June has always been a big month for me.
I was born in June, graduated from high school in June, was readmitted to the Big U in June (it’s a long story) and, starting in June 1993, this weekly effort began quietly in the Galesburg, Illinois Register-Mail.
Over the past 25 years, newspapering and the column, much like agriculture and food, have changed dramatically.
Incredibly, in 1994 five newspapers received the column by mail and a dozen more received it via fax or screeching, shushing computer modem.
Now one mouse click sends the column through the ether to newspapers from Maryland to Montana at the speed of light without the loss of a single comma.
Equally magical, readers can come by these 700 or so words in any tractor, milking parlor or corporate boardroom anywhere in the world thanks to the internet and online social networks like Twitter and Facebook.
Today’s powerful technology, however, has not empowered newspapers or print journalists.
It has, instead, empowered information and those who seek it.
Both now drive the speed, reach, and impact of today’s ravenous 24/7 news cycle. The numbers prove it.
In 1990, U.S. daily and weekly newspapers employed an estimated 455,000 reporters, sales reps, designers, and clerks, according to the Bureau of Labor Statistics (BLS).
In 2017, that number was 174,000 and falling. Meanwhile, jobs in electronic, or internet, “journalism” soared.
The BLS estimates the number of people who identify themselves as internet journalists has climbed from 78,000 in 2008 to 207,000 in 2017.
But it’s not just the number of faces in journalism that matters; it’s the number of places, too.
According to Politico, 73 percent of all internet publishing jobs today are based in America’s two coastal corridors: Boston-New York-Washington and Seattle-to-San Diego.
That means only 27 percent of the remaining online reporters, as well as the ever-draining pool of traditional journalists, are located in the other 40 or so states.
No wonder this vast territory — where you, me, and virtually all farmers and ranchers live and work — is “flyover country” to most Americans.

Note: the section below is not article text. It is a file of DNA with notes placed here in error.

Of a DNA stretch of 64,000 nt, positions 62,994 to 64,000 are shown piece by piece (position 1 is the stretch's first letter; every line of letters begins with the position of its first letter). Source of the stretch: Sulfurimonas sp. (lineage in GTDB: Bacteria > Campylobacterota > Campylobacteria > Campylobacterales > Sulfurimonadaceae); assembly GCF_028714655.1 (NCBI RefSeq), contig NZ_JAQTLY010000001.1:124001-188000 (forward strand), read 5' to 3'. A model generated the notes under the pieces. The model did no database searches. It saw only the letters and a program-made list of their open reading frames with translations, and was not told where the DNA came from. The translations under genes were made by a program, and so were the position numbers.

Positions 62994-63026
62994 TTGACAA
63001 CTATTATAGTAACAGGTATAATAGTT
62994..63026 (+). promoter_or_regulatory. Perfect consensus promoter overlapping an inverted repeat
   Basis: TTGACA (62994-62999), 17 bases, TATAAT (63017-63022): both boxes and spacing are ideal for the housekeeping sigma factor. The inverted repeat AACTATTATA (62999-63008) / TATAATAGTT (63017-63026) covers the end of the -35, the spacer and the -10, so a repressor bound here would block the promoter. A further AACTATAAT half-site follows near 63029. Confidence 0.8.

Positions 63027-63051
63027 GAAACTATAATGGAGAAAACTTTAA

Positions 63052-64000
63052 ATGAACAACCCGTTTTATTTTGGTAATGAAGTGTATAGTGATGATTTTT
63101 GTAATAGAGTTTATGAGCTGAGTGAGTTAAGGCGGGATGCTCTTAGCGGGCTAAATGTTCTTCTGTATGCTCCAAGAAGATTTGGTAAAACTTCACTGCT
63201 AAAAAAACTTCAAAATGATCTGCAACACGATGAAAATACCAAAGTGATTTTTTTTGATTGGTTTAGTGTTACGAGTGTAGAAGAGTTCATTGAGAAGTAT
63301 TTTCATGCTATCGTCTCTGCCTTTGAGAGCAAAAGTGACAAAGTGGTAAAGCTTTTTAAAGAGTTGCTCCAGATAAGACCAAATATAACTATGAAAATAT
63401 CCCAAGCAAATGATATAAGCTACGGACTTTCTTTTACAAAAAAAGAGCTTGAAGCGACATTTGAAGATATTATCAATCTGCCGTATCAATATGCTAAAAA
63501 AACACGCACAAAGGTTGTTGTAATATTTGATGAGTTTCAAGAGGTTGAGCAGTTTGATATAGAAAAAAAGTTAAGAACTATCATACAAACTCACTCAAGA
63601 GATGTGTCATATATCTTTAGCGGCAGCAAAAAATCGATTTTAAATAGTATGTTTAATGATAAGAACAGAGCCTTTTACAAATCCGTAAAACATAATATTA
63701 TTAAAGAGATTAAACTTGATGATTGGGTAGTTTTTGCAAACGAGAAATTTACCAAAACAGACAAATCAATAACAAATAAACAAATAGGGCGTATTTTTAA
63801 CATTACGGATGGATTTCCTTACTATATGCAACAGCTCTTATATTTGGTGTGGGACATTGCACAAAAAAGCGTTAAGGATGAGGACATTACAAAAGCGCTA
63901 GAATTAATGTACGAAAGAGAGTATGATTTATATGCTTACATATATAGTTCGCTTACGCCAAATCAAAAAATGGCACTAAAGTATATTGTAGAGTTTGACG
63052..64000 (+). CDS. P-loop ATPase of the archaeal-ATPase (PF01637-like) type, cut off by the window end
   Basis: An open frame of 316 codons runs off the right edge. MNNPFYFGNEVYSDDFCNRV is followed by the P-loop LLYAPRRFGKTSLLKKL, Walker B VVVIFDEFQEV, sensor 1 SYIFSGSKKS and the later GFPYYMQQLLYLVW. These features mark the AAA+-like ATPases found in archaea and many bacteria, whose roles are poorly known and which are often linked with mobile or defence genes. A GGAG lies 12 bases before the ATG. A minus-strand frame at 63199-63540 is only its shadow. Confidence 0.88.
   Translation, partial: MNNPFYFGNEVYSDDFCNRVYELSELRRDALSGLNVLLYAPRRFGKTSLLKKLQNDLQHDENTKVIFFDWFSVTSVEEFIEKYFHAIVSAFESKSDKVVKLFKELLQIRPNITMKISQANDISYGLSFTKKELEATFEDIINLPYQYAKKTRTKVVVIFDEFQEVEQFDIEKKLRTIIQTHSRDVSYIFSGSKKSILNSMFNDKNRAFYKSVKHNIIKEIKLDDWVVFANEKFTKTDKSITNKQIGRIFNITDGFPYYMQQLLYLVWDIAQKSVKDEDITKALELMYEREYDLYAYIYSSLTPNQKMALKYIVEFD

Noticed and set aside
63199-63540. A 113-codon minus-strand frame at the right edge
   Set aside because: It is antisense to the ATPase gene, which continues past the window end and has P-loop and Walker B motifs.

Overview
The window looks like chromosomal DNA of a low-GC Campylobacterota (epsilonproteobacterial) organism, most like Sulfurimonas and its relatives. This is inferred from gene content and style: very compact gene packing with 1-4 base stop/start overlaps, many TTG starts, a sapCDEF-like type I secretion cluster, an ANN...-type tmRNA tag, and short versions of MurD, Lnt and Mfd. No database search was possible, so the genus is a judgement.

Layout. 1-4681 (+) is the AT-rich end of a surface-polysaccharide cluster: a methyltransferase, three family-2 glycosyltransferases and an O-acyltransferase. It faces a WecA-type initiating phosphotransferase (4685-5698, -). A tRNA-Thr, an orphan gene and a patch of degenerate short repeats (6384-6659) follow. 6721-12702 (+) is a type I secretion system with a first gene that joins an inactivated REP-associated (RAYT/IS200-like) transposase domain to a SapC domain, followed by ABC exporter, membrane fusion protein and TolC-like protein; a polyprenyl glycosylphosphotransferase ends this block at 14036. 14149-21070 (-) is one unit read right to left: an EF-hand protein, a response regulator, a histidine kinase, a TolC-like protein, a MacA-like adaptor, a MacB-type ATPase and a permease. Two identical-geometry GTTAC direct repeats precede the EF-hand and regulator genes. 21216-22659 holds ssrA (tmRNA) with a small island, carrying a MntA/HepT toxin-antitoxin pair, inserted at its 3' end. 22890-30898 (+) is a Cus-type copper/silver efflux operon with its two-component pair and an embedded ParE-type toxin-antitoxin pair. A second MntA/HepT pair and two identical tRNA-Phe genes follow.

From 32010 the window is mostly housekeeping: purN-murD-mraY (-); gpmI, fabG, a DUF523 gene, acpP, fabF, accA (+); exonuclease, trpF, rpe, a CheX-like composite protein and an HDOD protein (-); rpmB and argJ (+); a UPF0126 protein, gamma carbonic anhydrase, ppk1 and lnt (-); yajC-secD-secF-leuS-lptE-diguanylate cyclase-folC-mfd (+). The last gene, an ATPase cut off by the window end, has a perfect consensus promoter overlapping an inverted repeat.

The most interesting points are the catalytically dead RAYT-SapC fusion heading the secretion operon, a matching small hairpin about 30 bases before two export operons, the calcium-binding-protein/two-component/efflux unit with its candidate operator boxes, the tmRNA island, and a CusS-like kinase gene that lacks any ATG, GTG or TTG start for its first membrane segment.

This growing information vacuum is a critical reason why rural America has become increasingly easy to define (We’re red, right?) and increasingly marginalized.
There are fewer, on-the-ground public sources out here to challenge the beliefs that coastals — and politicians — perpetuate from their East Coast/West Coast enclaves.
Worse, it’s an awful fact that less journalism is being conducted in rural America now just as its citizens face challenging public issues like water quality, poverty, declining population, eroding tax bases, exploding addiction rates, critical infrastructure needs, and failing schools.
These problems won’t be solved by splashy op-eds in the New York Times or a viral tweet from a globetrotting chef who drops in for a $150-per-plate pop-up dinner.
Instead, they will be tackled by local reporters armed with local facts drawn from local public officials and their non-local corporate sponsors so local citizens — you and I — can make the best, informed choices for our collective local future.
Their local quest, though, isn’t just professional; it’s also personal.
They live in the community they serve. You can chat with them in their office or complain to them over a burger at the local diner.
They’re at church, the school board meeting, the bank, the T-ball game.
And, no, they’ll never have their own YouTube channel because they’re professional listeners, not overpaid shouters.
They live to deliver numbers and nuance; information and insight; scoops, not scandals.
To them, issues are decided on metric, facts, not a color like blue or red. They are rocks, not rock stars.
It’s been my greatest professional privilege to be a part that local effort for 25 years.
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